Monthly Archives: April 2012

Fun Fact Friday – The Gold of Troy

Heinrich Schleimann was a 19th Century German archaeologist, whose fascination with Homeric legends led him to excavate a site in Western Turkey – Hissarlik – which was reputed to be the site of the City of Troy.   This was held to be a foolish and romantic quest, as the Homeric epics were, at the time, believed by Europeans to entirely mythical in nature.

It was the dawn of archaeology, and many of the practices of excavation that we take for granted today had not yet been developed.  Schleimann looked at this hill, and he decided that Homer’s Troy was buried at the bottom of it.  So, he and his crews dug.  And dug and dug and dug.  In so doing, they dismantled the archaeological record of centuries (if not millenia) of settlement of the site.  They dug through – and past – the level at which archaeologists now believe the Homeric city would have stood, if it did, indeed, exist at that site.  (Which is unknown, because, sadly, all evidence was destroyed by the ongoing excavation.)

Finally, they reached the lowest levels.  And they found gold!  Schleimann said that, as soon as he saw the glint of gold in the dirt, he sent the workers home, choosing instead to excavate the treasure himself, assisted only by his wife, Sophia.  What he named “Priam’s Treasure” was a marvelous cache of artifacts, which included jewelry (“The Jewels of Helen”), weaponry, and sumptuous metal household items.

That’s Sophia Schleimann, wearing the Jewels of Helen.

There are a couple of problems with Schleimann’s connection between these items and the Trojan Wars.  First, they’re too early.  (Ooops – maybe Helen AND the Trojans were all into retro?  No wonder they lost the war, if all their weaponry was outdated.)  Second, some of the workmen reported having located items that were part of “Priam’s Treasure” in other sites – graves, for example – and shown them to Schleimann.  They were reportedly quite surprised to see those same items “discovered” in Hissarlik!

Schleimann smuggled most of the treasure out of Turkey.  It finally found a home in the Berlin Museum, where it was wrangled over by governments until 1945, at which point it disappeared.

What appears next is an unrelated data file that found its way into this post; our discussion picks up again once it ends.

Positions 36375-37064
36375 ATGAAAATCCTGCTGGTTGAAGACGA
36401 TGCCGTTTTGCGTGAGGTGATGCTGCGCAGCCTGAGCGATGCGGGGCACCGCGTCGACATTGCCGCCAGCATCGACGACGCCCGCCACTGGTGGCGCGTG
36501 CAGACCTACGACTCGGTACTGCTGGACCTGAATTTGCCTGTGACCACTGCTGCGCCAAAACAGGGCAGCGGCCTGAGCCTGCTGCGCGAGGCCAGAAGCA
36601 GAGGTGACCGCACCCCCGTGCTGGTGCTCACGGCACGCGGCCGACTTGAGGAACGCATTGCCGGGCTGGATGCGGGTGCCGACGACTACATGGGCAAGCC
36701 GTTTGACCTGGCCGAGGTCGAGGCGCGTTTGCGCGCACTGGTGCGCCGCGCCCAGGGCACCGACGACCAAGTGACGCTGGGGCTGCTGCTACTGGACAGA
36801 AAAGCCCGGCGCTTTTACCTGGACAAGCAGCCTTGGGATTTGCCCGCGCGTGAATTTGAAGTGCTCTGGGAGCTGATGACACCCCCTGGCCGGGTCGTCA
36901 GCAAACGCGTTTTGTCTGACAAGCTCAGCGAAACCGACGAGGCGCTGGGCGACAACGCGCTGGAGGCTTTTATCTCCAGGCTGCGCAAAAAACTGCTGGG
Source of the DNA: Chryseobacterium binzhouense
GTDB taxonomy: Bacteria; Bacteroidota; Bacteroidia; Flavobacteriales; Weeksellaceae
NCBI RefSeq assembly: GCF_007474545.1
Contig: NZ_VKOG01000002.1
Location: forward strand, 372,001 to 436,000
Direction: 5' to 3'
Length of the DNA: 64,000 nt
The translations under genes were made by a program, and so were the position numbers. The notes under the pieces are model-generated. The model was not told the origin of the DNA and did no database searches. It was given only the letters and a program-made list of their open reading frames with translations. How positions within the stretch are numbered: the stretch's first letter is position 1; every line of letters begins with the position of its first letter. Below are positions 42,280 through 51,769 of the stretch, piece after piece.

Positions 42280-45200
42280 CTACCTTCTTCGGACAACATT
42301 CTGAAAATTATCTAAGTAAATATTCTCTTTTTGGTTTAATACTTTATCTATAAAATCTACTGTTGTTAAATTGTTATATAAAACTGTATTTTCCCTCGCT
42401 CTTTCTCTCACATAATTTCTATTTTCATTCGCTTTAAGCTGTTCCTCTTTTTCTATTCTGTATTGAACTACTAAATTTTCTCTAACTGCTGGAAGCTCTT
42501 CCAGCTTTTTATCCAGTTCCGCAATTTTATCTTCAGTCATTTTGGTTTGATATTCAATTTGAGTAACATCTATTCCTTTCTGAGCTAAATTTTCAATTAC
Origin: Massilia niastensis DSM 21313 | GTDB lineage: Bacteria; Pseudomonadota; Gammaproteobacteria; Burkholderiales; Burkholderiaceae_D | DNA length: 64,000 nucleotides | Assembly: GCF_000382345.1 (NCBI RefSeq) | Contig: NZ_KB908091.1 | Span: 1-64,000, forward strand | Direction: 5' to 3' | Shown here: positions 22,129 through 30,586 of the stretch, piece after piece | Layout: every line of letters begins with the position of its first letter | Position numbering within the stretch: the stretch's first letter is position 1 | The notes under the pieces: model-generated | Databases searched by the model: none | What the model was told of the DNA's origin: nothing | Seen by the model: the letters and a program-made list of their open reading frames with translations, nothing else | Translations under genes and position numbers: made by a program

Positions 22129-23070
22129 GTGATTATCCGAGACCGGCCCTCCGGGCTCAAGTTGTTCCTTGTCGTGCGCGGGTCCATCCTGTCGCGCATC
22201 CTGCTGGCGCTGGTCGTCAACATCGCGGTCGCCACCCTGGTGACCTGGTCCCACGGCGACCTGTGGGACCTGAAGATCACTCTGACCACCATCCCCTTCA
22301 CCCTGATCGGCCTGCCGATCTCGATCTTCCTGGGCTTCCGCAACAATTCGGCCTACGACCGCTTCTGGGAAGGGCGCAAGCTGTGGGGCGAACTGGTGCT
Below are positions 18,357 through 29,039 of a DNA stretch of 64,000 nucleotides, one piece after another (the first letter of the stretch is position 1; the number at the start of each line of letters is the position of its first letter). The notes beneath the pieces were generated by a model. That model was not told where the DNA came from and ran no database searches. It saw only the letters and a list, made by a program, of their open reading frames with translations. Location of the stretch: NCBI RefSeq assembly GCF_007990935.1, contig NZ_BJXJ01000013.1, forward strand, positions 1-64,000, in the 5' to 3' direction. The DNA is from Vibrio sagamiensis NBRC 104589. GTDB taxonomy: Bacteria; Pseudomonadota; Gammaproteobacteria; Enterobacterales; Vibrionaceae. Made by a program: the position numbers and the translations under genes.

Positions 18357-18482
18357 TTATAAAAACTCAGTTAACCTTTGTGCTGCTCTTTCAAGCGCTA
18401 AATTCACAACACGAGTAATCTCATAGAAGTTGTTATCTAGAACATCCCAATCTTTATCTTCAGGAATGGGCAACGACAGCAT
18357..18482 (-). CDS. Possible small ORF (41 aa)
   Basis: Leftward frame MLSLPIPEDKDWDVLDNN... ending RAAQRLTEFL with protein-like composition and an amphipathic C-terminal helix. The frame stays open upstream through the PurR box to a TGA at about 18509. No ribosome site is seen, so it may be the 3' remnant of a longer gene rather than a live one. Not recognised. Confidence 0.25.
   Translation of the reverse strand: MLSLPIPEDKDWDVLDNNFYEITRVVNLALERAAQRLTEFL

There were rumors that the artifacts were in Soviet hands, which the Soviets denied most earnestly.  Imagine everyone’s surprise, then, when they were “rediscovered” in the Pushkin Museum.

Of course, the Russians were eager to abide by the treaties with Germany that called for the repatriation of all looted art and treasures.  Well, no.  They’re claiming the treasure as compensation for damage done to Russian cities by German attacks.

So, the items looted from Turkey by Schleimann ended up being looted from Germany by the Soviets.

I’m waiting for Turkey to invade Russia to retrieve it all.  Complete the circle, as it were.

Why do we care?  Well… Why wouldn’t we?

The wrong guy won.  Just sayin’.

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Red Pencil Thursday Critique

I submitted the first 500 words of my WIP to Mia Marlowe’s Red Pencil Thursday Critique Group, and it was posted today!

The feedback I’ve received is really, really helpful.  I have plenty of notes in my Revisions notebook, so when the first draft is finished, I’ll have them to refer to.

http://miamarlowe.com/blog/2012/04/red-pencil-thursday-32/#comment-6443

Head on over and take a look!

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Prince SPaGhetti Day – The Common Comma

People are funny about commas.  They either love them or hate them.

Some have been so confused by English teachers through the ages that they’ve completely given up on the rules, which seemed to vary from teacher to teacher.  Others cling with desperation to what their fourth-grade (or fifth, sixth, etc.) teachers told them, and nobody can dissuade them.  Not even the Chicago Manual of Style, Strunk and White, or any other so-called experts.

Of course, I believe that I’m an expert in commas.  Which means that I have a few rules of my own to impart.  (What follows is by no means an exhaustive list.  I shall not go into depth, for example, on the Holy Oxford Comma; I’ll save that for another post.  But these are some handy rules that, if they’re followed, will ensure that you won’t run afoul of obsessive people like me who find commas and their proper use worth thinking about.)